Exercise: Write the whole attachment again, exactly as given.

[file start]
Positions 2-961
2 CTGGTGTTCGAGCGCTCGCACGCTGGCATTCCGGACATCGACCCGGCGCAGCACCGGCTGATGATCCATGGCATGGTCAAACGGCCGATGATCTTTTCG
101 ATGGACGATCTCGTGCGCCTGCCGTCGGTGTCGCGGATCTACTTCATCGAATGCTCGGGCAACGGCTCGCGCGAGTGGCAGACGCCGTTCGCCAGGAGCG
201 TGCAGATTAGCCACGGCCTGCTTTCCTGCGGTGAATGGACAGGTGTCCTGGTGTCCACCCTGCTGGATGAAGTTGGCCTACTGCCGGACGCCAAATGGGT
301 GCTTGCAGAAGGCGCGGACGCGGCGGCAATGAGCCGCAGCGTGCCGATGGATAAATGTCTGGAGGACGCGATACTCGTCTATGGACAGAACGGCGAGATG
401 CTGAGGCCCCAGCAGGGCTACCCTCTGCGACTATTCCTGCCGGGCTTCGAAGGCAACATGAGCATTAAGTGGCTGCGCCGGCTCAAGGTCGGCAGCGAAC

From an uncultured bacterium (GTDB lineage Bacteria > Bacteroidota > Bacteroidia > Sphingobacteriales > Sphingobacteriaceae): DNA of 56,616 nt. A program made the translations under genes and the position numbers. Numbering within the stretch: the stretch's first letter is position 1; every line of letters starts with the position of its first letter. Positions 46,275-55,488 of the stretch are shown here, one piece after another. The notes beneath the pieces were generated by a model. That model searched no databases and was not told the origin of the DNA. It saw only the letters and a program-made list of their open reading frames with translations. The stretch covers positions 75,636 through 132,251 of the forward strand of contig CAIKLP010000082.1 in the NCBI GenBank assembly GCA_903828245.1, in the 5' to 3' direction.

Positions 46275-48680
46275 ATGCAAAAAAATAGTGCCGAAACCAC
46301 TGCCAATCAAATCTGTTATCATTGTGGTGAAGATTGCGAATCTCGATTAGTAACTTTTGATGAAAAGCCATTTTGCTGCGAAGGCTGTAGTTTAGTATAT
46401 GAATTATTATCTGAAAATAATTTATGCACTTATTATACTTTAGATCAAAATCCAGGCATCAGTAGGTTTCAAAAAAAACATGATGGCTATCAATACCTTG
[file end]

Positions 2-961
2 CTGGTGTTCGAGCGCTCGCACGCTGGCATTCCGGACATCGACCCGGCGCAGCACCGGCTGATGATCCATGGCATGGTCAAACGGCCGATGATCTTTTCG
101 ATGGACGATCTCGTGCGCCTGCCGTCGGTGTCGCGGATCTACTTCATCGAATGCTCGGGCAACGGCTCGCGCGAGTGGCAGACGCCGTTCGCCAGGAGCG
201 TGCAGATTAGCCACGGCCTGCTTTCCTGCGGTGAATGGACAGGTGTCCTGGTGTCCACCCTGCTGGATGAAGTTGGCCTACTGCCGGACGCCAAATGGGT
301 GCTTGCAGAAGGCGCGGACGCGGCGGCAATGAGCCGCAGCGTGCCGATGGATAAATGTCTGGAGGACGCGATACTCGTCTATGGACAGAACGGCGAGATG
401 CTGAGGCCCCAGCAGGGCTACCCTCTGCGACTATTCCTGCCGGGCTTCGAAGGCAACATGAGCATTAAGTGGCTGCGCCGGCTCAAGGTCGGCAGCGAAC

From an uncultured bacterium (GTDB lineage Bacteria > Bacteroidota > Bacteroidia > Sphingobacteriales > Sphingobacteriaceae): DNA of 56,616 nt. A program made the translations under genes and the position numbers. Numbering within the stretch: the stretch's first letter is position 1; every line of letters starts with the position of its first letter. Positions 46,275-55,488 of the stretch are shown here, one piece after another. The notes beneath the pieces were generated by a model. That model searched no databases and was not told the origin of the DNA. It saw only the letters and a program-made list of their open reading frames with translations. The stretch covers positions 75,636 through 132,251 of the forward strand of contig CAIKLP010000082.1 in the NCBI GenBank assembly GCA_903828245.1, in the 5' to 3' direction.

Positions 46275-48680
46275 ATGCAAAAAAATAGTGCCGAAACCAC
46301 TGCCAATCAAATCTGTTATCATTGTGGTGAAGATTGCGAATCTCGATTAGTAACTTTTGATGAAAAGCCATTTTGCTGCGAAGGCTGTAGTTTAGTATAT
46401 GAATTATTATCTGAAAATAATTTATGCACTTATTATACTTTAGATCAAAATCCAGGCATCAGTAGGTTTCAAAAAAAACATGATGGCTATCAATACCTTG